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Archive for March 6th, 2008

Take a look at Sen. Tom Daschle’s latest note on his approach to improving health-care.

His summary of his ideas focuses mostly on exposing more data to people (transparency). This is the only workable strategy because it doesn’t assume any particular one cause for the cost of health-care nor any specific solution to one identified cause. In a sense it is not a strategy but an improved framing device (aka context) to let each type of consumer of the system (all companies, organizations, politicians, individuals) come up with better solutions for their particular, and ever changing, situations.

Take a look at the comments now.

Mono or Nearly Mono Causes of Health-Care Costs Cited:

  • existence of insurance
  • existence of free markets
  • bad health choices by consumers
  • cigarettes
  • alcohol
  • human greed
  • politics
  • government
  • medicare
  • medicaid
  • old people
  • young people
  • poor people
  • insured people
  • rich people
  • drugs
  • iraq
  • growing lifespan
  • ….

And the solutions proposed are one fix solves all.

Here we arrive at the true “crisis” of the situation.  Consumers of the system suffer from monocausilitis.  This approach is not unique to health-care.  We all suffer from this in some way in our jobs, families, religion, business.  One Cause, one solution, utopia.

“If only we did X…”

“It all started because…”

This is the basis of “markets” (and, no, not just financial markets).  Each node in a market can suffer from monocausilitis and the market proceeds with selection by consequences in a non-monocausilitis way.  Complexity emerges from simple rules at the nodes.  If nodes’ approaches are reinforced by consequences, those nodes’ approaches persist.  Others extinguish. Consequences can be measured by all sorts of different exchange units (dollars, shiny objects, sunlight, water, food, sex – more generally “energy”).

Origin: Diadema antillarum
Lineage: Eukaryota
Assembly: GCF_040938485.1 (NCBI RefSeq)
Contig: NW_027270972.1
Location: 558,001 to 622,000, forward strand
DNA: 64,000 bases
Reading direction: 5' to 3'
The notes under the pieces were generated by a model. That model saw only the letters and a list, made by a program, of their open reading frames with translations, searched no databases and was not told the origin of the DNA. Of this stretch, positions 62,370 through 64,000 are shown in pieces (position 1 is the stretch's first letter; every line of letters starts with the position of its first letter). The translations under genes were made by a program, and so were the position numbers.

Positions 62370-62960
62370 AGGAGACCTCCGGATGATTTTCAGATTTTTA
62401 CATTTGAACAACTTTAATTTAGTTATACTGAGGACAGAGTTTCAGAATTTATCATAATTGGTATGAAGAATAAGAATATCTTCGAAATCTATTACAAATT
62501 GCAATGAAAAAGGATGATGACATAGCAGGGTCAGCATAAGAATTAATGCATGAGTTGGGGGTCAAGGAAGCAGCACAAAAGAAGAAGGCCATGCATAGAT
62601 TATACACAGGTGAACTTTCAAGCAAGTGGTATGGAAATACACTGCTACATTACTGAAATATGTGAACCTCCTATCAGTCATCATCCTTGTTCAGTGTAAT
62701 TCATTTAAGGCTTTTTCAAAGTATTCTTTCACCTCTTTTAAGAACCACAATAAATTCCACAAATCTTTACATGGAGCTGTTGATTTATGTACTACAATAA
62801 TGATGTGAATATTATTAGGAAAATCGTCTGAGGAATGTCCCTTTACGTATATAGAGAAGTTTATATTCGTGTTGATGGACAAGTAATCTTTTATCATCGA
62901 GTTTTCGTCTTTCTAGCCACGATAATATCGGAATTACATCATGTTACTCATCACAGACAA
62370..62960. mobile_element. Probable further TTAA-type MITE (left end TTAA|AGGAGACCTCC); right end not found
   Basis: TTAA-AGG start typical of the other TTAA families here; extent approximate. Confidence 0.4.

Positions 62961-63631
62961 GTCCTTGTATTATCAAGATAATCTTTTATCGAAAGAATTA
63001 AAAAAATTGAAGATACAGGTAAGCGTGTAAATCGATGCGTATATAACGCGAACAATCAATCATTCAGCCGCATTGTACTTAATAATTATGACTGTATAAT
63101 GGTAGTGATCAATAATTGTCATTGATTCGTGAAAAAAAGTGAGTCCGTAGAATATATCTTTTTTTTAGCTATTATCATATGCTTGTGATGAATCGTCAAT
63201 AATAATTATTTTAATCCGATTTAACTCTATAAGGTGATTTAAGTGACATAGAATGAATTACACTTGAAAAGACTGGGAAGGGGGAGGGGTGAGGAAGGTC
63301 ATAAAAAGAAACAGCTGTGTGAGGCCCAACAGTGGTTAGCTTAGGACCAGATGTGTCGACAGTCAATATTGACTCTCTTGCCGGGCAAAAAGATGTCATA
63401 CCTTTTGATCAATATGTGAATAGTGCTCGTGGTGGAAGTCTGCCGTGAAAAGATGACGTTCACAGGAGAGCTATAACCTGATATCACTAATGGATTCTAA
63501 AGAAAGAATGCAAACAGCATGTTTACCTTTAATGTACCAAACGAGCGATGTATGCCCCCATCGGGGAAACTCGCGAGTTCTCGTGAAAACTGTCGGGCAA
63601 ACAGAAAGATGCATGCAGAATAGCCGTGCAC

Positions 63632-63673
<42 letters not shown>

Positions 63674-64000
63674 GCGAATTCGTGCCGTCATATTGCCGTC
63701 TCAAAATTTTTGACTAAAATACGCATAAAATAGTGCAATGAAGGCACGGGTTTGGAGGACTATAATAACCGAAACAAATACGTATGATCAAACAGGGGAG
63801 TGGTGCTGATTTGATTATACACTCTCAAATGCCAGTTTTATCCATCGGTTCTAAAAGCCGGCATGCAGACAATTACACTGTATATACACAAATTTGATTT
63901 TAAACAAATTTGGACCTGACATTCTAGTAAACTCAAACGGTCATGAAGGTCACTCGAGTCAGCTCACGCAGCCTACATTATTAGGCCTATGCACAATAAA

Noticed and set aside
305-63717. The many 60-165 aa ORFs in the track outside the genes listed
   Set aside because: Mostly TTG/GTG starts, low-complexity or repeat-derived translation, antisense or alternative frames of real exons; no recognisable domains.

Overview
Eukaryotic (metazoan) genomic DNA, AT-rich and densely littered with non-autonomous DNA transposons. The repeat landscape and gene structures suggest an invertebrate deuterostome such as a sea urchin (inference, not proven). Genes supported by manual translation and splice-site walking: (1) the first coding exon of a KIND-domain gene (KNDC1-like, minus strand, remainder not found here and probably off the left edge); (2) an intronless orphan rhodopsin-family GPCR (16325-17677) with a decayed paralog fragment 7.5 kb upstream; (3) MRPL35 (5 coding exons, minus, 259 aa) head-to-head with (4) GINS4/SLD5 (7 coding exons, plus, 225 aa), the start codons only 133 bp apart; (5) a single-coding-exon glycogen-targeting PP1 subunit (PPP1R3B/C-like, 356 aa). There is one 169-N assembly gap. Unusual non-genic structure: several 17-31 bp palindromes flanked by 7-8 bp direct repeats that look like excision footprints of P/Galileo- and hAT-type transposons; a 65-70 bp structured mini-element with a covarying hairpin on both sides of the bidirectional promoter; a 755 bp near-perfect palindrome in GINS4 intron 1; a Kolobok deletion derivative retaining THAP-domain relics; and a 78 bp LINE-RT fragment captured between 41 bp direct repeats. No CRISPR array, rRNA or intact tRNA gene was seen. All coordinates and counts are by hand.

With that in mind, consider the current, and very complicated, health care context.  It is the “way” it is based on consequences.  And it will only change based on strategies tested by consequences.

If we desire more rapid improvement, more strategies need to be tried in shorter time periods.  And not all strategies can be condensed in time.  Complicated, eh?

The rules are simple – selection by consequences.  The outcomes and context is complicated. (just consider your personal state of your health and your health-care.)

Transparency – expanding our knowledge of the consequences – improves our ability to try more strategies faster.

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